P.S.P.S.[Item by Daniel Dern.] Item-suitable Backstory & Lagniappe to this title suggestion:
Yesterday’s scroll included an item on Johnny Mnemonic (story and movie). This morning, my Spotify playlist played Charles T. Berry’s song, “Johnny B Goode.”
This in turn reminded me of one of my favorite songs by Chris Smither, “Henry David Thoreau” riffing on (same tune) Berry’s song. Oddly, even incomprehensibly, I find NO mention of it anywhere via DuckDuckGo nor Google, even though I’ve heard Smither sing it numerous times. (I also checked his discography.) Go figure. I bet I’ve got it on one of my cassette recordings (still in need of digitizing, sigh).
SF-semi-adjacentwise, he did (at least in one concert at Passim’s in Cambridge, not sure if it made it to any recordings), riff a few verses starting with Kliban’s Mousies cartoon (“Love them little mousies/mousies is what I eat/bite their little heads/nibble on their tiny feet”).
Smither is a country blues guy, doing a mix of classic blues along with songs by Randy Newman, Dylan and others.
George R. R. Martin, who wrote the book series that was adapted into the HBO series “Game of Thrones,” and two co-investors have bought an abandoned, 18-mile spur railroad line from Santa Fe to Lamy, New Mexico, with the intent of restoring it to its former glory as a tourist attraction, The Business Insider reported on Monday.
No price was mentioned for the purchase, which also includes 10 antique rail cars, two vintage locomotives, and a station house at Lamy currently leased by Amtrak that is part of its twice daily line from Chicago to Los Angeles.
“There are a lot of opportunities for a new tourist attraction,” Martin told the Albuquerque Journal. “COVID has thrown a monkey wrench into our plan. We had hoped to get things up and running in 2021, but now it won’t be until 2022.”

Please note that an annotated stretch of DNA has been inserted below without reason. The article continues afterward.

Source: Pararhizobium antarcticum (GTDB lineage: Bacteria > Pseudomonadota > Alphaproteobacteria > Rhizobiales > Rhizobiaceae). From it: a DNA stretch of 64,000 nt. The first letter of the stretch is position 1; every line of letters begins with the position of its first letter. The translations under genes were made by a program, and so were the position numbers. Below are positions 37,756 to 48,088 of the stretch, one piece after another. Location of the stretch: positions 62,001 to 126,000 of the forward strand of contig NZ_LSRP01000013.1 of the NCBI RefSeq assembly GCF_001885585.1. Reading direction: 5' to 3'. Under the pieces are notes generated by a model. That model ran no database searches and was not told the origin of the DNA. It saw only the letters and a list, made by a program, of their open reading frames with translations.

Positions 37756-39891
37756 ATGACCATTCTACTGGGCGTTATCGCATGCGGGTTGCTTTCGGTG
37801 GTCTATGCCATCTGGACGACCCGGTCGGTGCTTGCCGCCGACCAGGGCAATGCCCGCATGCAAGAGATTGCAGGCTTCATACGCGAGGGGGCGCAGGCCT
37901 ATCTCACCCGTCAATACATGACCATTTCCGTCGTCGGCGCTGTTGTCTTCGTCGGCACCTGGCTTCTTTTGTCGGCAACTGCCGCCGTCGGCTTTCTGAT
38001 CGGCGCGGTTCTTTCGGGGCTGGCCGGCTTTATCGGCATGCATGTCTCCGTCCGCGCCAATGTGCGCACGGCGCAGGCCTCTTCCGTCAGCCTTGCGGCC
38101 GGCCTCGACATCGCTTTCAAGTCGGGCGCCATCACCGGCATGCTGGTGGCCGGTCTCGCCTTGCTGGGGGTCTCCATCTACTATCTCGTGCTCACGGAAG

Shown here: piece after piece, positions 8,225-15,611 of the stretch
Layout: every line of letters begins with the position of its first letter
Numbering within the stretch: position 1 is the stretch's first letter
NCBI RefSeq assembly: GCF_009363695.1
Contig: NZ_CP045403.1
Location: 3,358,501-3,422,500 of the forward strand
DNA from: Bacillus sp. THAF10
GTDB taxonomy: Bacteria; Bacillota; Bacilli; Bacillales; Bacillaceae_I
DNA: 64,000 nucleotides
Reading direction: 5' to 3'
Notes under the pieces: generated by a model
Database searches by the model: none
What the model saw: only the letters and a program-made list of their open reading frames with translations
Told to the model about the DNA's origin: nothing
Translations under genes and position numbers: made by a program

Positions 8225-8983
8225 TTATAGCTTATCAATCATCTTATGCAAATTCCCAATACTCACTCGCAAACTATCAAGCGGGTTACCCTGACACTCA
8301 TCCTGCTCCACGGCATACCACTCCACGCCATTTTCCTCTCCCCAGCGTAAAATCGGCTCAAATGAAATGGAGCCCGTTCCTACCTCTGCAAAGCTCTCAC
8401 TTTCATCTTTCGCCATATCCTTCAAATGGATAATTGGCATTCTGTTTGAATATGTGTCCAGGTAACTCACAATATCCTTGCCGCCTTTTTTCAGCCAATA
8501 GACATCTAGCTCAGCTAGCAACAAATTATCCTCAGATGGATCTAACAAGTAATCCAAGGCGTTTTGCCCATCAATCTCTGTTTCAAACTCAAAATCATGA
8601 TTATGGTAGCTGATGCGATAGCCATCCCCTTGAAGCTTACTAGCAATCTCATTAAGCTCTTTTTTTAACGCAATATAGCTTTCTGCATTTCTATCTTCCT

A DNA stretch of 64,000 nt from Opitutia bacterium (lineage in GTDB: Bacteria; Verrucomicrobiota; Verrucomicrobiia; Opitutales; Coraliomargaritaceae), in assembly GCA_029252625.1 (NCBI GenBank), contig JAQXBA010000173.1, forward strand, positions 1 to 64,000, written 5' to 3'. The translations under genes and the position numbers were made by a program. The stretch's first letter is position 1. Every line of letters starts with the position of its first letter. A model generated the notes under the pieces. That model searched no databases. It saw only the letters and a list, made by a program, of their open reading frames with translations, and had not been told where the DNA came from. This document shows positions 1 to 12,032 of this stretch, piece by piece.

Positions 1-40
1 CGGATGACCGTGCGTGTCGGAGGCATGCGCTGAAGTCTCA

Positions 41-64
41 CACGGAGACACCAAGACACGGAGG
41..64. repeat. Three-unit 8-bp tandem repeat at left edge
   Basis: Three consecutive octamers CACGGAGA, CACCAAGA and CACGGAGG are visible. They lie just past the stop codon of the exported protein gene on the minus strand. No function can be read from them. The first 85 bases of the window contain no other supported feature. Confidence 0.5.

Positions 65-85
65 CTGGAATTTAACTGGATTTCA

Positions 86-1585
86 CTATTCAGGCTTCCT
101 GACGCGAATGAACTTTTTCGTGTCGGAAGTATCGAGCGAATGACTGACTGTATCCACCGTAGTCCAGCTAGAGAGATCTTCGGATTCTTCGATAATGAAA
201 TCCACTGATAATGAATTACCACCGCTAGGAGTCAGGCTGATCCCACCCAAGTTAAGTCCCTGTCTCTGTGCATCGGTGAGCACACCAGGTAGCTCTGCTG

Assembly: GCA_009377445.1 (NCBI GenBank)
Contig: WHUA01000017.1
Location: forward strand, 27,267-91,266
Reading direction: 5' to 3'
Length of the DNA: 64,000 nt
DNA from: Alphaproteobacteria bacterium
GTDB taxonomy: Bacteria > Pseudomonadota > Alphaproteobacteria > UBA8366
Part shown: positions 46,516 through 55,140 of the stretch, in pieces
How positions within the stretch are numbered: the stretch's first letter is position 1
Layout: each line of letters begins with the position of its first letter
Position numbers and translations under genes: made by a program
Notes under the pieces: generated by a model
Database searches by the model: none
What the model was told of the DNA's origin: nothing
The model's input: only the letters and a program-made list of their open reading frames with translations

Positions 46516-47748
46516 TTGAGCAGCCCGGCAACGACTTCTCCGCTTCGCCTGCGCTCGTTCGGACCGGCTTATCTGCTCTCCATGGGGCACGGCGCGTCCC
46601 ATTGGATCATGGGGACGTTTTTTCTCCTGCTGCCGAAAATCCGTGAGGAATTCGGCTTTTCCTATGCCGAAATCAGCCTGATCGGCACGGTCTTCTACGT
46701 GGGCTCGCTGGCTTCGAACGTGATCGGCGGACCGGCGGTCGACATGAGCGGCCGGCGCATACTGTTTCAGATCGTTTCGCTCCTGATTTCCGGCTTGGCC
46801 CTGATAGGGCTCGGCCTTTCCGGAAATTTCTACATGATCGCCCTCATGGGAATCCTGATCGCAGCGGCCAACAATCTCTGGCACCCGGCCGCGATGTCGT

I’ve caught a train at the Lamy station, after visiting my sister in Santa Fe. It’s miles out of town — despite the city’s iconic railroad name, the Amtrak line doesn’t run through the city.
…It is going to take a lot of work, more than a few bucks, and a fair amount of time to get the railroad running again. There are tracks and trestles to inspect and repair, old historic coaches to restore to their former splendor, a dead locomotive to bring back to life. And the coronavirus has slowed the process way down. But sooner or later, we do hope to have the old Lamy Line chuffing and puffing once again, and we have all sorts of fun ideas for the future, live music and murder mysteries and train robberies and escape rooms and… well, we shall see.
And best of all, we won’t need to pull up the tracks when Christmas is over.
…We regret to announce that PulpFest is being postponed until August 2021.
Although it is likely that businesses and events in the region where PulpFest is staged will be allowed to resume operations in June, they will have to follow guidelines issued by the United States Centers for Disease Control and Prevention and the Pennsylvania Department of Health.
…Given the substantial risks involved and our desire to maintain the health and well-being of our many supporters, the PulpFest organizing committee voted unanimously to postpone this year’s convention until early August 2021.